31

 

SUNRISE REAL ESTATE GROUP, INC.

CONSOLIDATED STATEMENTS OF STOCKHOLDERS’ EQUITY

(Expressed in U.S. Dollars)

 

   Common Stock                           
   Number of
shares issued
   Amount  

Additional

Paid-in Capital

   Statutory
Reserve
   Retained
Earnings
(Deficits)
  

Accumulated

Other

Comprehensive
Income

   Non-
controlling
Interests
  

Total

Stockholders’

(Deficit)
Equity

 
Balance, December 31, 2018   68,691,925   $686,919   $7,570,008   $3,194,604   $106,727,897     $(2,790,200)  $1,888,194   $117,277,423 
Profit (loss) for the year                       (1,754,800 )         (2,765,035)   (4,519,835)
Company purchase                       353,155                353,155 
Discontinuation of the equity method for an investment
Surplus reserve
   -    -    -                21,003,196    -    21,003,196 
Capital contribution from non-controlling interests of new consolidated subsidiaries
Accrual dividends
   -    -    -    -    - )-    -    -    -)
Translation of foreign operations   -    -    -    -    -      (4,536,417)   4,609,131    72,714 
Balance, December 31, 2019   68,691,925    686,919    7,570,008    3,194,604    105,326,252      13,676,579    3,732,290    134,186,652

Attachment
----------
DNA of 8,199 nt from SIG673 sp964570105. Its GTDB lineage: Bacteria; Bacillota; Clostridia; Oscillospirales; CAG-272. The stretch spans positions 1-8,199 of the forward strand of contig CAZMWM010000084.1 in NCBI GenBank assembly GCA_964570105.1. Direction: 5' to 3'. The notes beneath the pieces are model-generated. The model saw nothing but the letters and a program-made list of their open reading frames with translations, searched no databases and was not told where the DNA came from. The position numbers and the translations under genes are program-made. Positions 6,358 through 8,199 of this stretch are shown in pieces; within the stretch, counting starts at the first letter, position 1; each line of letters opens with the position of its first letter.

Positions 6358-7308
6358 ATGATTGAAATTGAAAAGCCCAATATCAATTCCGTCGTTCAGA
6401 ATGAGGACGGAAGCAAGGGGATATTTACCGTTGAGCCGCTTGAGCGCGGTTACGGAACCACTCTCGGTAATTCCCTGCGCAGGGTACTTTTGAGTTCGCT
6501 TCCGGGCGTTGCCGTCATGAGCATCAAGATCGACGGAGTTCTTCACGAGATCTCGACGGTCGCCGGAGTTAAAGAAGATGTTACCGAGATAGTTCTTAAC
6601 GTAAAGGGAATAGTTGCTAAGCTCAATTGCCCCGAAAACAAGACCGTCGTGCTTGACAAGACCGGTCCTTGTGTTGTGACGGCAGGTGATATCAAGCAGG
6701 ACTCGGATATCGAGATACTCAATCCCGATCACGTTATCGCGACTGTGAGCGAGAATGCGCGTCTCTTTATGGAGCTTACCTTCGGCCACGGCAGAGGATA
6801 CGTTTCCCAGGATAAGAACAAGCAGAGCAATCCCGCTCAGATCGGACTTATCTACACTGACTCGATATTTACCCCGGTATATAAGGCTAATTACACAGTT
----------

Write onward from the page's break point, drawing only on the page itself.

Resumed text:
Common Stock                         
   Number of
shares issued
   Amount  

Additional

Paid-in
Capital

   Statutory
Reserve
   Retained
Earnings
(Deficits)
  

Accumulated

Other

Comprehensive
Income

   Non-
controlling
Interests
  

Total

Stockholders’

(Deficit)
Equity

 
Balance, December 31, 2019   68,691,925   $686,919   $7,570,008   $3,194,604   $105,326,252   $13,676,579   $3,732,290   $134,186,652 
Profit (loss) for the year                       (4,242,709)             (4,242,709)
Company purchase                                        
Discontinuation of the equity method for an investment                                        
Capital contribution from non-controlling interests of new consolidated subsidiaries                  792,014    (792,014)             - 
Translation of foreign operations   -    -    -    -    -    9,305,158    (1,470,753)   7,834,405 
Balance, December 31, 2020   68,691,925    686,919    7,570,008    3,986,618    100,291,529    22,981,737    2,261,537    137,778,348 

 

See accompanying notes to consolidated financial statements.

 

32

 

SUNRISE REAL ESTATE GROUP, INC. AND SUBSIDIARIES

CONSOLIDATED STATEMENTS OF CASH FLOWS

(Expressed in U.S. Dollars)

 

   Years ended December 31, 
   2020   2019 
Cash flows from operating activities          
Net income (loss)  $(4,242,709)  $(4,519,835)